Over the last few years I've gotten used to early mornings. I still hate them, but they've become something of a necessary evil.

Lately, however, waking up hasn't been such a struggle - because I wake up alone. The beautiful blonde that, by the grace of God, chooses to sleep next to me each night is already out kicking butt with her workout.

She has always motivated me, inspired me and challenged me. Little did she know that a 5 am wake-up call would motivate, inspire and challenge me more than she ever has before.

Monday, October 22, 2012

Off the grid

We have maps to tell us where we're going and odometers to tell us how far we've been.

Time to break away.

All I want is a compass. Point me in the right direction and I will get there. At my own speed, in my own time, with nothing holding me back.


Not long ago I would meticulously log every mile I ran, with time splits and a full-blown recap of how each run went. I was geared up from head to toe with a GPS watch, heart rate monitor, ipod and a microwave oven. Well - maybe it just felt like I was carrying everything but the kitchen sink.

My obsessive personality had taken over and effectively sucked the life right out of my passion for running. It was time to strip it all down.


I ditched the gadgets and went out for a short run. I felt lighter - in more ways than one. I wasn't constantly checking my wrist or fidgeting with a gadget. I was looking around and enjoying the scenery, breathing in the fresh air while I shuffled along.

This is why I run. This feeling right here.


Are you feeling tied down? Maybe working from your phone makes you feel trapped or sitting in front of a computer all day is stifling your creativity.

Get up and move. Leave everything behind. Walk. Jog. Run. Do jumping jacks. Anything.

Break away - you won't regret it.

Saturday, February 18, 2012

Running in the desert

It's that time of year again...

Six weeks spent in the desert, fending for myself.

It's not as bad as it sounds, actually. Six weeks at spring training has become my home away from home. I've gotten to know the lay of the land, found a couple of spots where i like to run and have some restaurants I love visiting.

Last year I started night running regularly. It took some getting used to, but eventually it became habit. I'll try to transition back to that again this year.

My biggest challenge this spring has nothing to do with running, but is all about distance. The distance...361 miles. That's how far it is from the Angels Spring Training complex to my wife.

Last year at this time, Lindsey and i were still dating. It's a whole new ballgame this time around. We are both hoping that this will be a time of growth for us as a couple as we learn to communicate better and strengthen our connection. It will not be easy, but God has put us here for a reason and we will do all we can to glorify him where we are at...whether we are laying on the beach or running in the desert.

Wednesday, February 1, 2012


I don't enjoy running because of the alone time or the cool kicks or how it benefits my health. I don't hit the road every day to escape or to lose weight. I pull myself out of bed every morning and lace up my shoes because I love the challenge.

Ever since I started running back in the spring of 2007, I have set goals for myself. With each goal came a new challenge...a 10k, a marathon, more marathons, and most recently my first ultramarathon. With each challenge completed, I looked towards the next as my love of running grew and my physical limits stretched.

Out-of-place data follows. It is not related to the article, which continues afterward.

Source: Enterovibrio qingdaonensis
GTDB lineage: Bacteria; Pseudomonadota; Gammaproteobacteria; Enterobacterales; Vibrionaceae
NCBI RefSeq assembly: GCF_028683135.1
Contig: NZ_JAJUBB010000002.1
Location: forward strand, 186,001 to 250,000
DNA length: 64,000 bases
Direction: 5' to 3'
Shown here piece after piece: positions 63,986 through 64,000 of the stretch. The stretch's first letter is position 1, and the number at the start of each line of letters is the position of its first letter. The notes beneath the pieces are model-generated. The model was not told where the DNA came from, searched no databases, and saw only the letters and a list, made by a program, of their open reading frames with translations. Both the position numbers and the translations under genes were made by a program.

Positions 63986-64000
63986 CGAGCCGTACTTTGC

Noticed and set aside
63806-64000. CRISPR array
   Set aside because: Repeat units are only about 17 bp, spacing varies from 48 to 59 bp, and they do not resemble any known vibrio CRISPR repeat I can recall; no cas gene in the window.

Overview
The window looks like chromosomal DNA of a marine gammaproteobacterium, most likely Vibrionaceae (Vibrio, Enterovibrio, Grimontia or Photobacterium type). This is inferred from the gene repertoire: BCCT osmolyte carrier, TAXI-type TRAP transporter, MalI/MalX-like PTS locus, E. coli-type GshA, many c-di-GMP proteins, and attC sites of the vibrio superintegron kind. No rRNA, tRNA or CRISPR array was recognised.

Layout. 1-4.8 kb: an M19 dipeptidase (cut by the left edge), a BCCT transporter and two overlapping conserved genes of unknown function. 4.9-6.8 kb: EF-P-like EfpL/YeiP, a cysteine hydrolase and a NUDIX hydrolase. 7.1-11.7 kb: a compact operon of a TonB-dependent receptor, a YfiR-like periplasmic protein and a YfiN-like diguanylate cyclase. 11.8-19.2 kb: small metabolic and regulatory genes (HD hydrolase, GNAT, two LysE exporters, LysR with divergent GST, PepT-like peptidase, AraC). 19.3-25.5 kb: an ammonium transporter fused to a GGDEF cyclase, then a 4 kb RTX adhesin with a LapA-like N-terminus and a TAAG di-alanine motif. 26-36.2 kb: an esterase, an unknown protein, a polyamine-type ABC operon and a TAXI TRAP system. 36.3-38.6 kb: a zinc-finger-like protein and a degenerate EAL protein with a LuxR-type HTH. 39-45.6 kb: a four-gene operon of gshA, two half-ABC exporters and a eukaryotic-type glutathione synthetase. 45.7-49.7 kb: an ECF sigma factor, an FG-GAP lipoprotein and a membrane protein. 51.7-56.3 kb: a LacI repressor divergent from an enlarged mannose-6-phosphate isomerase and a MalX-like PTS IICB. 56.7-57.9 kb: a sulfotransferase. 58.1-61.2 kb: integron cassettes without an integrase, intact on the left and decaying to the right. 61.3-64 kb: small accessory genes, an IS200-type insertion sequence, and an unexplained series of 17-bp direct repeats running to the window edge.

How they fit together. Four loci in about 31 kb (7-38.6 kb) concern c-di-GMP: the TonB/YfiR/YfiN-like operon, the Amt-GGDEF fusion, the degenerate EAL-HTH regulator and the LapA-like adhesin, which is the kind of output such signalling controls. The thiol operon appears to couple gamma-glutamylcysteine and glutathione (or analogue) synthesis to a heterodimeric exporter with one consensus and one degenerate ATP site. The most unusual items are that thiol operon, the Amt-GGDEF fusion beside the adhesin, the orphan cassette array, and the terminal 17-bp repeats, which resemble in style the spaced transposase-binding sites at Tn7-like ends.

Two years ago I ran the North Face Endurance Challenge 50k in San Francisco. The beautiful, challenging, muddy race was my first ultra and it pushed me to the limit. The tough course pushed my body to levels it had never been before and I loved every minute of it.

This year I will go back to the same race and test my limits in the 50-miler.

I'm cautiously optimistic about this challenge, knowing that I could very well meet my limit and fail. For the first time as a runner, time means nothing. The only thing I care about is seeing it through to the FINISH.

Here we go...

Humbled and motivated

This past November I ran in the Malibu Marathon, a beautiful race along PCH from Camarillo to the sand in Malibu. I expected it to be a nice, easy race as I took my time enjoying the view and not worrying about the clock.

The miles were going by with relative ease until I felt pain in my chest. The pain was intense and forced me to walk. My heart beat out of my chest as I racked my brain trying to figure out what was going on. I was well hydrated and running at a comfortable speed, it just didn't make sense. I tried running again but the pain got worse and my heart beat faster still.

The nice leisurely run turned into an agonizing last seven miles. I wasn't able to move faster than a shuffle and limped across the finish line, defeated.

In the weeks that followed, I visited multiple doctors and took all kinds of tests. I am happy to report that nothing was found and I have a clean bill of health. I decided that the scare was my body giving me notice that it does indeed have limits, but as I have said before I enjoy pushing those limits. The little scare humbled me, but weeks later that would turn to motivation...

Happy wife, Happy life

That's my motto for this new year and, well, for the rest of my years.

I haven't written in a very long time, but i'd like to get back into the habit so please forgive me as I shake off the rust...

As you all know by now, I said "I do" to the love of my life, Mrs. Lindsey Cavinder, back on December 29th. Our big day was simply unforgettable. I am so blessed to call such an amazing and godly woman my wife.

We've spent the last month honeymooning, "nesting" in our new place and learning to live with each other. I've got to say, I have had it easy. I get to live with someone who cleans up after themselves, makes me dinner and smells wonderful. On the contrary, she lives with a slob who eats too much and smells like a sweaty dude. Sorry, sweetie!

As you also know, another commitment made in December will also have a large impact on my life, and that is the signing of Albert Pujols. In one month, my personal and professional lives went through a dramatic shift. Needless to say this will be an exciting year at home and at the office!

I am looking forward to this year, the challenges and opportunities it holds. To be honest, I can't believe it is already February. Here we go!